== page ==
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Thread: Stalin's Lovers and Wives

  1. #1 Stalin's Lovers and Wives 
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    What follows is based on "Stalin: The Court of the Red Tsar," by a British historian and writer, S. S. Montefiore. As a young man I glorified Stalin; as an old man I am condemning him. But this item is neither glorification nor condemnation.

    Stalin, born in 1879, was a Georgian. His first wife, Ekaterina Svanidze, from a cultured Georgian family, was a sister of a revolutionary friend. They married in 1906. But she died in 1907, at the age of 22, after giving birth to their son Yakov. That child, raised by the Svanidze family in Georgia, was subsequently sent to Moscow. But his relations with Stalin were not good.

    Maria Kuzakova was another woman in Stalin's life. They met in Siberian exile, where he was sent after one of his arrests for revolutionary activities. Their out-of-wedlock child, Konstantin Kuzakov, was born after Stalin's escape. After returning to Georgia, Stalin met Olga Allilyuev, the wife of his fellow Russian revolutionary, Sergei. Close relations between Stalin and Olga are mentioned by Montefiore. It is interesting that the daughter of Sergei and Olga, Nadia, became Stalin's second wife, fifteen years later. She was 18 and he was 39. They had two children, Vasily and Svetlana. But that was not an easy marriage; Nadia killed herself in 1932. Some believe that she was actually killed by Stalin, to free himself of his interfering and neurotic wife.

    Subsequently, Stalin had casual relations with many young women: actresses, ballerinas, opera singers, etc. But his last love affair, with a simple Russian peasant woman, Valentina Istomina, was long-lasting. Officially she was his housekeeper, beginning in 1934, when she was 19. But she became a devoted mistress, and a second mother to Stalin's daughter, Svetlana. One might say that Valentina, whom he called Valechka, was, in effect if not in fact, Stalin's third wife.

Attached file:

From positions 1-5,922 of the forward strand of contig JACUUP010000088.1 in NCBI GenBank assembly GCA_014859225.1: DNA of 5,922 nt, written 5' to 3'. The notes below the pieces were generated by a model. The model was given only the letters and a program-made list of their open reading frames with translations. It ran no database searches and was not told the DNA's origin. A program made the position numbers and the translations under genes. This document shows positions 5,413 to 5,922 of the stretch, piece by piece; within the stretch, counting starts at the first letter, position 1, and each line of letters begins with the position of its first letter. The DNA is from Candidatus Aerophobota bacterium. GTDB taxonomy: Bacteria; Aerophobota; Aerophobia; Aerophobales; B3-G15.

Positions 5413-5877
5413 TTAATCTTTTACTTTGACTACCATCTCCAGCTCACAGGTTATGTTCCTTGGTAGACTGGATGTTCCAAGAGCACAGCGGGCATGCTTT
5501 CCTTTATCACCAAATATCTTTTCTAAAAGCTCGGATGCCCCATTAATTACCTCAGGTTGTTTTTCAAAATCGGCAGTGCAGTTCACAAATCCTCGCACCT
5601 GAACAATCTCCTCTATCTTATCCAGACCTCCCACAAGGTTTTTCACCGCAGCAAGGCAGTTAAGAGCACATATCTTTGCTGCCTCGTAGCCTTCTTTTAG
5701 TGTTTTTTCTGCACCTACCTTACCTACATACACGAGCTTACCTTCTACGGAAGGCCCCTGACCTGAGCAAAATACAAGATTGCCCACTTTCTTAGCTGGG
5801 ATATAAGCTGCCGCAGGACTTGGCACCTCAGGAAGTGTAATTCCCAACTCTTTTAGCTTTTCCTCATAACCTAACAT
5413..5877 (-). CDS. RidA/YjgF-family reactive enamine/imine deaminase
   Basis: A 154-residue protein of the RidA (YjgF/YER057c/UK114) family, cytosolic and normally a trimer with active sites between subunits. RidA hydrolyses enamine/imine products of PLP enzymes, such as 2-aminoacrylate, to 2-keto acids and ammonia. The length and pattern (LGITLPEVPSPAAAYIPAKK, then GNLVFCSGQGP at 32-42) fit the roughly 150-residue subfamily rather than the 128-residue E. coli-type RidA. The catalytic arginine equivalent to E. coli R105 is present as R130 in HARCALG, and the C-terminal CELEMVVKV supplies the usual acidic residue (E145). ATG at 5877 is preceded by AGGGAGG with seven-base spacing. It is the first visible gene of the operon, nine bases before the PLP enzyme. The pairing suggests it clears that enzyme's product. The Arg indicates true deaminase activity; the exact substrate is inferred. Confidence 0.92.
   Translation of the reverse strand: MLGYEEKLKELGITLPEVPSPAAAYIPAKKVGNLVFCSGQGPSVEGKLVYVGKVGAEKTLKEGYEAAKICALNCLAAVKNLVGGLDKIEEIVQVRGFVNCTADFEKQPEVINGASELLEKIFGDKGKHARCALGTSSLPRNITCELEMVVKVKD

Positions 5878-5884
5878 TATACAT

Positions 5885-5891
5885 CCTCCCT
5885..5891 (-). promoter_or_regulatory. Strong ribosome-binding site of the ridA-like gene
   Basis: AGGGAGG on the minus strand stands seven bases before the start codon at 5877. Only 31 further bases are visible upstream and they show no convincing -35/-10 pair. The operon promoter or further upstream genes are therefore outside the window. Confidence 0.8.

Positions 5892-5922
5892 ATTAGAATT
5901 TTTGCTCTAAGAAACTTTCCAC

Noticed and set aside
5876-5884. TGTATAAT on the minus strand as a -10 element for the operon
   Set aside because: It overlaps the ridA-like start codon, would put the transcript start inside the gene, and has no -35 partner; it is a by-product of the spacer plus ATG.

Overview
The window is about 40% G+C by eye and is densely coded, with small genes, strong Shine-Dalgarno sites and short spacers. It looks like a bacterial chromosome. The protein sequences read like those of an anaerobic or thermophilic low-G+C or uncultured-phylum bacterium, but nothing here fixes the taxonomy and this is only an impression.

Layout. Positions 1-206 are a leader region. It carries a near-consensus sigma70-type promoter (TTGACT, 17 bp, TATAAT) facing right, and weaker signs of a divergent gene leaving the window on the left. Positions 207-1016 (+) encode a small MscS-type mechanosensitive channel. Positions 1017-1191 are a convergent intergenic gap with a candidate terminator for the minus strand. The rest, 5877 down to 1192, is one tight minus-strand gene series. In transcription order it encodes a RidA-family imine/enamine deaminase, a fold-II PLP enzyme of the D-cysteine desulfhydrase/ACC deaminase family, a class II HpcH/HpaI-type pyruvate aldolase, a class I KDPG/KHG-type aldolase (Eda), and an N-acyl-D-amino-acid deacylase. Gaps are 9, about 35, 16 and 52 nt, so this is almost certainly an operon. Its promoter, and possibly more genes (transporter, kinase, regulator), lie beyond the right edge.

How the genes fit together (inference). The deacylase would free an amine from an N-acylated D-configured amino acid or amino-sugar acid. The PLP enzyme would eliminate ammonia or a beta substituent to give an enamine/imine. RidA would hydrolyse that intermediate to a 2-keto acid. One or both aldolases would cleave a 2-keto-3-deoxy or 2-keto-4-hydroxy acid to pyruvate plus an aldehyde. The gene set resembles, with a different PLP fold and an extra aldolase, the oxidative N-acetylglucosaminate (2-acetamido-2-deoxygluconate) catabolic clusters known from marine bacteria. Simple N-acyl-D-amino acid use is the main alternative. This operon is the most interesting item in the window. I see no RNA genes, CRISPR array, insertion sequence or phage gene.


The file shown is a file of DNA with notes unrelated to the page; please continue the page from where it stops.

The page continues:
And here is another interesting episode from Stalin's personal life. Yakov, an artillery officer in the Red Army was captured by the Nazis in 1941. Later they offered to exchange him for the German Field Marshal Paulus. But Stalin rejected the offer, allegedly saying "I will not trade a Marshal for a Lieutenant". According to Germans, Yakov died in 1943, by running into an electric fence in the Sachsenhausen concentration camp.


     

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  3. #2  
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    Isn't this just spam? This is posted word for word in at least three other places.


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  4. #3  
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    This is indeed word for word off several other web sites.
    Kowalski please don't spam our boards.
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